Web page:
To know more about this topic, you can simply Google or search in YouTube for example for such articles using the keywords: ”sand as thermal storage”. One reason why many experts in energy storage like to use sand is because it is for one, quite abundant.
To be precise, our deserts are filled with sand. Yes, you heard it right, desert sand might have finally found a very useful purpose which might mean that they can be very valuable in the future.
Of course, not many people live in areas where the climate is very hot and the entire area is filled with sand. But if you happen to live in such a place, this could be an opportunity for you to save and earn money as well.
Let’s tackle first the saving part. It has to do with saving on cooking costs. Maybe you’ve guessed it by now, but it’s entirely possible to cook food by just using hot sand. Here’s a YouTube video which proves this:
YouTube Video: The Primitive Way of Frying Eggs Using Only Sand. 9 Unique Videos of Cooking in the Nature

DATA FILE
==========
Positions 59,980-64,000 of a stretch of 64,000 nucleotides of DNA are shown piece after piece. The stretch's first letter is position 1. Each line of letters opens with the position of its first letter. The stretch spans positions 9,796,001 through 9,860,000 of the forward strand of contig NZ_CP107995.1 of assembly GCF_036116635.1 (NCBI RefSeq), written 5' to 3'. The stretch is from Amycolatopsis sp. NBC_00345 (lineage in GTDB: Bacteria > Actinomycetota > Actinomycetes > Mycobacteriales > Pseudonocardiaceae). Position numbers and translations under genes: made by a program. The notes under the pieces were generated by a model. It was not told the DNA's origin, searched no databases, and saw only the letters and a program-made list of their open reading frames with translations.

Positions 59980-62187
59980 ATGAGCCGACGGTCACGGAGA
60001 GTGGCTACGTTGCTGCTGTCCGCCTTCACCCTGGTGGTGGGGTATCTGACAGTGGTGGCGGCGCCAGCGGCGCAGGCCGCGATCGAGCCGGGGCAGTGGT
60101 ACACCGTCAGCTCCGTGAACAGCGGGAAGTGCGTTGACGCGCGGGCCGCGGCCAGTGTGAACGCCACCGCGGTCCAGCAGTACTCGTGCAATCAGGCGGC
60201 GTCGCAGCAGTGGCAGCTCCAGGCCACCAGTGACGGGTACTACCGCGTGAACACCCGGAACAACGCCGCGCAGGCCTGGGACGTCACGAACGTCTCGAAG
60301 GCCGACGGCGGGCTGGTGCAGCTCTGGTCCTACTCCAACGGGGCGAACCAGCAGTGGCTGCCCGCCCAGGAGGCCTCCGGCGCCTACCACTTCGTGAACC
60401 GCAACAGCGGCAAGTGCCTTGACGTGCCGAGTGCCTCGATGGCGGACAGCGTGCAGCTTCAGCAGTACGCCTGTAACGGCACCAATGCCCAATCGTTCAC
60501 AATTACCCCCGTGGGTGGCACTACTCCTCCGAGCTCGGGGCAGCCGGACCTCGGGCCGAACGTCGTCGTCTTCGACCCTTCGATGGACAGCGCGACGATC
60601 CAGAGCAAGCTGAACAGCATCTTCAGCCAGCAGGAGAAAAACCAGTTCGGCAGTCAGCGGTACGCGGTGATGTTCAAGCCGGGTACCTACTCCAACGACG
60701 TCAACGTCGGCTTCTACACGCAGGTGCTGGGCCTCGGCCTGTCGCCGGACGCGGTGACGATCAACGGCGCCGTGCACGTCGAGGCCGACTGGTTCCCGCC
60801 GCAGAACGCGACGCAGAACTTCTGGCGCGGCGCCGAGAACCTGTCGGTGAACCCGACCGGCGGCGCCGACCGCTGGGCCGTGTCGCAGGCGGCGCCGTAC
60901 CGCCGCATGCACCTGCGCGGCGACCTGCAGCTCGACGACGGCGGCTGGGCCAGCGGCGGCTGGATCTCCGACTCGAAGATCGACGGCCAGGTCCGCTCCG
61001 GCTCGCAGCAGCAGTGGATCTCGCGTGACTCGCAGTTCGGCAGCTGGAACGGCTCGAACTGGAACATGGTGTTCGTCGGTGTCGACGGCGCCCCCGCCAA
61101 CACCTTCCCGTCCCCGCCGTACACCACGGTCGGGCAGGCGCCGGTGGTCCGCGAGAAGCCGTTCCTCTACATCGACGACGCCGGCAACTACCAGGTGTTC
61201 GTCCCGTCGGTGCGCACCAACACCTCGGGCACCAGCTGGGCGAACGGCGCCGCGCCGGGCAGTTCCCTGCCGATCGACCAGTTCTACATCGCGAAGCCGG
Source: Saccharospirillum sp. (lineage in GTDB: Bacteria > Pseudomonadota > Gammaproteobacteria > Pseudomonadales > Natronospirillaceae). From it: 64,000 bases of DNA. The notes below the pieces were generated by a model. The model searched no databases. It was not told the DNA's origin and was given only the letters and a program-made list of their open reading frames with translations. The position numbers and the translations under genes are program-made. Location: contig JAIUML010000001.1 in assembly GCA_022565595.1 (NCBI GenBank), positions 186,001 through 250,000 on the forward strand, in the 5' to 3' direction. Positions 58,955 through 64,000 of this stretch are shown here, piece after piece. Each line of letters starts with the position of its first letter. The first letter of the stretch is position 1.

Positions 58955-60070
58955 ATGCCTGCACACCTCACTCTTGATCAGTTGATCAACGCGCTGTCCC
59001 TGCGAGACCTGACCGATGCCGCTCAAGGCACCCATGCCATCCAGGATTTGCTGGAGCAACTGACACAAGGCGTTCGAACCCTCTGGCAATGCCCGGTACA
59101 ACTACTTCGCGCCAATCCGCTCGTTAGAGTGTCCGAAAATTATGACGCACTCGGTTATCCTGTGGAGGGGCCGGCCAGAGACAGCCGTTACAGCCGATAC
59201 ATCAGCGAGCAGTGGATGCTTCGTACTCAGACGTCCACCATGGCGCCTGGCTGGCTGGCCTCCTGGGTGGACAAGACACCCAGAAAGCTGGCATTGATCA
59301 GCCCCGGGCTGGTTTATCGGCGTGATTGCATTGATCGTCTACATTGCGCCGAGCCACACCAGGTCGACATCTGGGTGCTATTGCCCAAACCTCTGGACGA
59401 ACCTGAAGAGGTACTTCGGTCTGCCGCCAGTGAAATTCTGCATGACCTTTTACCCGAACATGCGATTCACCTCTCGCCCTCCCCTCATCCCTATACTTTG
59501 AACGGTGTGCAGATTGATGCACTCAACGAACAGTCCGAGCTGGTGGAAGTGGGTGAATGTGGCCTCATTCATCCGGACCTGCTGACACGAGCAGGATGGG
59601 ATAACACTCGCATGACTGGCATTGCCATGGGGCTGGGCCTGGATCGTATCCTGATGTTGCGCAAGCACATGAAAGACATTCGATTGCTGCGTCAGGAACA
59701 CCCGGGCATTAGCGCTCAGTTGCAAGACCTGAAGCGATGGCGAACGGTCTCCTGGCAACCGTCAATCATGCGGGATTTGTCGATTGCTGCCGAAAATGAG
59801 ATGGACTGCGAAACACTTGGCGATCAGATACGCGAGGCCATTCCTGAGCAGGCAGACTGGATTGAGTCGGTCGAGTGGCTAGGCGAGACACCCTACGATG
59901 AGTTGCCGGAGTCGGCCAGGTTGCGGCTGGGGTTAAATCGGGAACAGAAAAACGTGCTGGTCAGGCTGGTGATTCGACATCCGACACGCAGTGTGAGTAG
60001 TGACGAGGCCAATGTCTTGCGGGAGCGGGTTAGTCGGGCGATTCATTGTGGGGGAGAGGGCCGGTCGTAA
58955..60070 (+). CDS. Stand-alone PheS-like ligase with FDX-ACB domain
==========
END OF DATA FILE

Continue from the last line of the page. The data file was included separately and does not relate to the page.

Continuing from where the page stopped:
The video shows a very simple way to cook food using just sand. All that one needs to do is to cover completely the food they are cooking and bury it completely in hot sand. This is how simple this is.
You can say that the hot sand is duplicating the oven or the microwave in terms of heating and cooking food. This usefulness cannot be underestimated. One of the biggest household costs is the use of electricity, gas, kerosene and even coal to cook food.
But we cannot underestimate the issue of health in terms of cooking with sand. And if you ever watched the above linked YouTube video, you would notice that it has been discussed that there are people who are used to eating food which contains sand.